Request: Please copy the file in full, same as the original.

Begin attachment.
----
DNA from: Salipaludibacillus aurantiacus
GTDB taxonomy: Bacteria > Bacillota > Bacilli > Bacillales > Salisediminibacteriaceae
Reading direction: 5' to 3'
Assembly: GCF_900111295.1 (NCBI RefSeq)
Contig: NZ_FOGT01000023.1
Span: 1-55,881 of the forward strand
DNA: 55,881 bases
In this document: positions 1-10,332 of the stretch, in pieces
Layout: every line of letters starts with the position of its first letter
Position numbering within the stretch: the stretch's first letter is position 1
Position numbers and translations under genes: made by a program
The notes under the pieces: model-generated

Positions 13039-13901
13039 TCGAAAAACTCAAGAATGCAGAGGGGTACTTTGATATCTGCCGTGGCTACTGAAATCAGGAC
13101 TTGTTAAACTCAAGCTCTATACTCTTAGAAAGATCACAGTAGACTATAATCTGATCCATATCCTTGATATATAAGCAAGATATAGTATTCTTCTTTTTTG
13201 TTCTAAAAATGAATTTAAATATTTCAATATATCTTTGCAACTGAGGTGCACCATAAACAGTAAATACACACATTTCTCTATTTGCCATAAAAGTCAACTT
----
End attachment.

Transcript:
DNA from: Salipaludibacillus aurantiacus
GTDB taxonomy: Bacteria > Bacillota > Bacilli > Bacillales > Salisediminibacteriaceae
Reading direction: 5' to 3'
Assembly: GCF_900111295.1 (NCBI RefSeq)
Contig: NZ_FOGT01000023.1
Span: 1-55,881 of the forward strand
DNA: 55,881 bases
In this document: positions 1-10,332 of the stretch, in pieces
Layout: every line of letters starts with the position of its first letter
Position numbering within the stretch: the stretch's first letter is position 1
Position numbers and translations under genes: made by a program
The notes under the pieces: model-generated

Positions 13039-13901
13039 TCGAAAAACTCAAGAATGCAGAGGGGTACTTTGATATCTGCCGTGGCTACTGAAATCAGGAC
13101 TTGTTAAACTCAAGCTCTATACTCTTAGAAAGATCACAGTAGACTATAATCTGATCCATATCCTTGATATATAAGCAAGATATAGTATTCTTCTTTTTTG
13201 TTCTAAAAATGAATTTAAATATTTCAATATATCTTTGCAACTGAGGTGCACCATAAACAGTAAATACACACATTTCTCTATTTGCCATAAAAGTCAACTT